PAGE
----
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Eugene Bullard was born on this date in 1895. He was an African American aviator and, according to many, the first Black military pilot.
He was born Eugene Jacques Bullard in Columbus, GA, one of 10 children. His father was known as "Big Chief Ox" and his mother was a Creek Indian. Bullard stowed away on a ship bound for Scotland to escape racial discrimination (he later claimed to have had witnessed his father's narrow escape from lynching as a child). While in the United Kingdom, he worked as a boxer and in a music hall. Living in Paris, he joined the French Foreign Legion upon the outbreak of war in Europe in 1914. Wounded in the 1916 battles around Verdun, and already awarded the Croix de Guerre, Bullard transferred to the Lafayette Flying Corps in the French Aéronautique Militaire.
He was assigned to 93 Spad Squadron on August 17, 1917, where he flew some 20 missions and is thought to have shot down two enemy aircraft. With the entry of the United States into the war, the US Army Air Service convened a medical board in August 1917 for the purpose of recruiting Americans serving in the Lafayette Flying Corps. Although he passed the medical examination, Bullard was not accepted into American service because Blacks were barred from flying in US service at that time. Bullard was discharged from the French Air Force after a fight with an officer while off duty and was transferred back to the French infantry in January 1918, where he served until the Armistice.
Following the end of the war, Bullard remained in Paris working in nightclubs and eventually owned his own. He married the daughter of a French countess but the marriage soon ended in divorce, with Bullard taking custody of their two daughters. His work in nightclubs brought him many famous friends, among them Josephine Baker, Louis Armstrong, and Langston Hughes.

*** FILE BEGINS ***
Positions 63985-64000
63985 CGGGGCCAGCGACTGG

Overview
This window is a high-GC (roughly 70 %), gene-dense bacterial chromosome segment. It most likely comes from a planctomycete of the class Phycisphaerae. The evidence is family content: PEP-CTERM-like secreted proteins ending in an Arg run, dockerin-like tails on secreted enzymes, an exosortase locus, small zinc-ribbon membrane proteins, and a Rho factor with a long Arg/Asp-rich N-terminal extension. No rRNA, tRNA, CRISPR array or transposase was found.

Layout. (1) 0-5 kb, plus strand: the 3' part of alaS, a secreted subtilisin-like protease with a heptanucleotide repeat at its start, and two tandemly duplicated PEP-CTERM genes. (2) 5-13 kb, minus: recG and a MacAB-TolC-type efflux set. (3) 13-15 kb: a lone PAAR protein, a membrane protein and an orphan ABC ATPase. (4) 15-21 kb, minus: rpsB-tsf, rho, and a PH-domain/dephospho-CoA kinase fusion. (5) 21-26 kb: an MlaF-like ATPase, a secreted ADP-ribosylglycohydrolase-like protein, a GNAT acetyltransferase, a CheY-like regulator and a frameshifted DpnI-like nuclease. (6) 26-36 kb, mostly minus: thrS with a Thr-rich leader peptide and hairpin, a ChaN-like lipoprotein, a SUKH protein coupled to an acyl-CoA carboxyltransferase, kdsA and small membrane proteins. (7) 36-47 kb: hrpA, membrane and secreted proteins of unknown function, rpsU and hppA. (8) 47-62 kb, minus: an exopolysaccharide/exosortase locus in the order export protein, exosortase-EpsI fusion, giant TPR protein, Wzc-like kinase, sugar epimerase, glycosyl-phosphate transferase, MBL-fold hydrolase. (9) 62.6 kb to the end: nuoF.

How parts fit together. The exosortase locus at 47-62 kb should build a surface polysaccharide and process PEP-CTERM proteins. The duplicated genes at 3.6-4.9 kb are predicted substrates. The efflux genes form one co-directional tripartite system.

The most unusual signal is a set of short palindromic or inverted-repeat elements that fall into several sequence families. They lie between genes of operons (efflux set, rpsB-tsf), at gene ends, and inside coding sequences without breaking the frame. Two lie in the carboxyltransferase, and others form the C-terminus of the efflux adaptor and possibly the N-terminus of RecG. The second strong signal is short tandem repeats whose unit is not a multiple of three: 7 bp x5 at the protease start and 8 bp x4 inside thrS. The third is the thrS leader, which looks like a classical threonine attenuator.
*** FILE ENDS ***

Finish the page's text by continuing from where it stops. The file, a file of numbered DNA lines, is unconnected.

At the beginning of World War II in 1939, Bullard (who knew German), agreed to a French request to spy on German agents frequenting his club in Paris. After the German invasion of France in 1940, Bullard took his daughters and fled south out of Paris. In Orleans he joined a group of soldiers defending the city and was wounded.
He fled to Spain and in July 1940, he returned to America. Bullard spent some time in a hospital in New York for his spinal injury, but he would never fully recover. When seeking work in the United States, he found that the fame in France had become discrimination in New York. He worked as a perfume salesman, a security guard, and as interpreter for Louis Armstrong, but his back injury grew worse. For a time he attempted to regain his nightclub in Paris, but his property had been destroyed during the Nazi occupation, and he settled for a financial settlement from the French government which allowed him to purchase an apartment in Harlem.
In the 1950s, Bullard's daughters had married, and he lived alone in his Harlem apartment, which was decorated with pictures of the famous people he had known, and with a framed case containing his 15 French war medals. His final job was as an elevator operator at the Rockefeller Center, where his fame as the “Black Swallow of Death” was unknown.
In 1954, the French government invited Bullard to Paris to participate in rekindling the everlasting flame at the Tomb of the Unknown Soldier under the Arc de Triomphe and in 1959, he was made a chevalier (knight) of the Legion of Honor. Even so, the last years of his life were spent in relative obscurity and poverty in New York City where he died of stomach cancer on October 12, 1961.
He was buried with honors by French War Officers in the French War Veteran's section of the Flushing Cemetery in New York. In 1972, his exploits as a pilot were put in print with the book "The Black Swallow of Death." On August 23, 1994, 33 years after his death, and 77 years to the day after his rejection for U.S. military service in 1917, Eugene Bullard was posthumously commissioned as a 2nd Lieutenant in the U.S. Air Force.
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